Fyre Fest Founder Billy McFarland Sentenced to Six Years in Prison

Fyre Fest Founder Billy McFarland Sentenced to Six Years in Prison
Fyre Festival founder Billy McFarland was sentenced to six years in prison today for multiple counts of fraud, stemming from the 2017 Bahamas-based event that descended into chaos on its first day of action.

"The remorse I feel is crushing," McFarland said in New York federal court, as VICE reports. "I've lived every day with the weight of knowing that I literally destroyed the lives of my friends and family."

In a filing, prosecutors called McFarland "the consummate con artist," adding, "He betrayed and deceived his investors, customers, and employees while he was living the high life at his luxury apartment, traveling to exclusive locales, staying at luxury hotels, being chauffeured in his Maserati, and entertaining himself and his friends at restaurants, bars, and casinos."

Defence lawyers argued that McFarland had been diagnosed with bipolar disorder, leaving him unable to determine a difference between right and wrong. However, U.S. District Court Judge Naomi Buchwald said McFarland's "bad intent was long withstanding," adding, "it is my conclusion based on all the submissions that the defendant is a serial fraudster and that to date his fraud like a circle has no ending."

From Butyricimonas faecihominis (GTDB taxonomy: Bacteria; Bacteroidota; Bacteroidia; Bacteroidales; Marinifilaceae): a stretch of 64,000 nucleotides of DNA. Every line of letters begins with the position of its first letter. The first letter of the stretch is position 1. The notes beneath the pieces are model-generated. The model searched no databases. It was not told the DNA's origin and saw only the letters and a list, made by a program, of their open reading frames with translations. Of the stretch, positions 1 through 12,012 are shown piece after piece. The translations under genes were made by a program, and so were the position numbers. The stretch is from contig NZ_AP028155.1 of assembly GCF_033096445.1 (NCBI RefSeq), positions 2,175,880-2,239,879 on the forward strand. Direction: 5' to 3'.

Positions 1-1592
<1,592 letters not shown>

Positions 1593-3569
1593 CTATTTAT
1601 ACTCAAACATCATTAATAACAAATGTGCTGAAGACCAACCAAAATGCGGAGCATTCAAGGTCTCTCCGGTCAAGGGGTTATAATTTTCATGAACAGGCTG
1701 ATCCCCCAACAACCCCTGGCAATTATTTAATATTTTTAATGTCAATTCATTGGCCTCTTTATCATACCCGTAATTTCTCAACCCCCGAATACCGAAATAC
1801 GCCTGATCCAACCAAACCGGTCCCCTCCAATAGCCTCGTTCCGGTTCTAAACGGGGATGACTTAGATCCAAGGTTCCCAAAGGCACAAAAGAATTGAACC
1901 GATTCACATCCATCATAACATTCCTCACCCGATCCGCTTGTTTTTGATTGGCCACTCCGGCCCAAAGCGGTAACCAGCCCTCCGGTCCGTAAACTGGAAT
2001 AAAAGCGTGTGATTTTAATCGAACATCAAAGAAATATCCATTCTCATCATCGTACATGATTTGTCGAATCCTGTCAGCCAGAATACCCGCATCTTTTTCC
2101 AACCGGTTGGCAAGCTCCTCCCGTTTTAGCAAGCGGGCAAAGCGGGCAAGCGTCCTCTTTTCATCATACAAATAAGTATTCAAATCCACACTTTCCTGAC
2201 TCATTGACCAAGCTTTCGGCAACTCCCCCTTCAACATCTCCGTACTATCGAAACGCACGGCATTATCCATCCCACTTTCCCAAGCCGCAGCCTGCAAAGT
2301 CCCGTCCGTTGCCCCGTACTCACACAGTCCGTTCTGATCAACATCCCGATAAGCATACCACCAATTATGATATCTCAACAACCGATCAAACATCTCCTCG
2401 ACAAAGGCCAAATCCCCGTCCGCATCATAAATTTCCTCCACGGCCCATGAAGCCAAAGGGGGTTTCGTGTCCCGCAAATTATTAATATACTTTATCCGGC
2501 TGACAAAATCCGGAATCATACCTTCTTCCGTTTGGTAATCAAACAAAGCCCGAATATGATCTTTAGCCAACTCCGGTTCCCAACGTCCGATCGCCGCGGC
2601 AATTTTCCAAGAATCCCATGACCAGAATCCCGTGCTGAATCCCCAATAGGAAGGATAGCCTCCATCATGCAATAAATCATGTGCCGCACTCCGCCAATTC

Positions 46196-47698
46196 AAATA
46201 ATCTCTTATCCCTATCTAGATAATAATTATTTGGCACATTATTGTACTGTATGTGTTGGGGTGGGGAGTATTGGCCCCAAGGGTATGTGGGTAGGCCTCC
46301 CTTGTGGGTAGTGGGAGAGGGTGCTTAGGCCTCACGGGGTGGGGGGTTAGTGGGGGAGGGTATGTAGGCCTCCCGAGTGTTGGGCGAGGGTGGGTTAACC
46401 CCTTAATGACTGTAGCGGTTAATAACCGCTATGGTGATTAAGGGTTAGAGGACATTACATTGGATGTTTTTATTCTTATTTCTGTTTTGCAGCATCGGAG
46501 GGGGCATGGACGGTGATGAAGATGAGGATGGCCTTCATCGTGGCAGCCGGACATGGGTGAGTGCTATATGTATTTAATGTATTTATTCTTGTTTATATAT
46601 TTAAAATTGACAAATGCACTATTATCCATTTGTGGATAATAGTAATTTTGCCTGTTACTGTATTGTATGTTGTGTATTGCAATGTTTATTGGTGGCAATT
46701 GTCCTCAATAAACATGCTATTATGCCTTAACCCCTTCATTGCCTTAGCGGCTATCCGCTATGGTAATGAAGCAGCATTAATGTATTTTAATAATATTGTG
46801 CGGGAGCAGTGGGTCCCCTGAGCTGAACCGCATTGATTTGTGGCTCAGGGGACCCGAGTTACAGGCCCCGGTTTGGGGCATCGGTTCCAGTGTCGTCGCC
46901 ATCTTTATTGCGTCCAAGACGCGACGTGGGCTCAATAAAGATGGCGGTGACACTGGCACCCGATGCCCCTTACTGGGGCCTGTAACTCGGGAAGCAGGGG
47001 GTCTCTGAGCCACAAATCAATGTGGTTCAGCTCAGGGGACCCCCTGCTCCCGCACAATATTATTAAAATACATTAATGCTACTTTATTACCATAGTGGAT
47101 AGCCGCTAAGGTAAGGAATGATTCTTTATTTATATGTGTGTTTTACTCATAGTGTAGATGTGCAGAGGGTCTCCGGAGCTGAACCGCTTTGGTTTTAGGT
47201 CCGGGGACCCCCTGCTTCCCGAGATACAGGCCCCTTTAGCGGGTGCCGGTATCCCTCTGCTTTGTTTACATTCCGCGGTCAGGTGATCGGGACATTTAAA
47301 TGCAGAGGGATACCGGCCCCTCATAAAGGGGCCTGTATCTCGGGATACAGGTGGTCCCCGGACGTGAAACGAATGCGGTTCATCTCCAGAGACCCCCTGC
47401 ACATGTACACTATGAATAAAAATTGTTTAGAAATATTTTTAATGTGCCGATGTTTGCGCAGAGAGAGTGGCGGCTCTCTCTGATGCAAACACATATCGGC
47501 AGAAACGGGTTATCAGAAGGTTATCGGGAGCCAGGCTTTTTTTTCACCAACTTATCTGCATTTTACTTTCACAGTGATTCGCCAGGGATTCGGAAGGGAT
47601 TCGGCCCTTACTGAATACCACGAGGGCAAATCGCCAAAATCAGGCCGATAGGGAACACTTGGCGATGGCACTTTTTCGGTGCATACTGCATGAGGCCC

McFarland was first arrested back in 2017 in connection with a scheme to defraud potential investors in Fyre Festival, which included misrepresenting financial information about his company Fyre Media.

Billed as "the next Coachella," Fyre Festival promised an upscale festival experience complete with catered meals, luxury accommodations and performances from Blink-182, Migos and Major Lazer. However, all of that turned out to be untrue upon attendees arriving in the Bahamas, leading the event to go viral.

In June of this year, McFarlane was arrested again after he was found to be running a fraudulent ticket-selling service while on bail for the previous charges.

Earlier this month, two Fyre Festival attendees were awarded a total of $5 million USD in damages. 

A documentary series chronicling the festival will arrive on Hulu next year.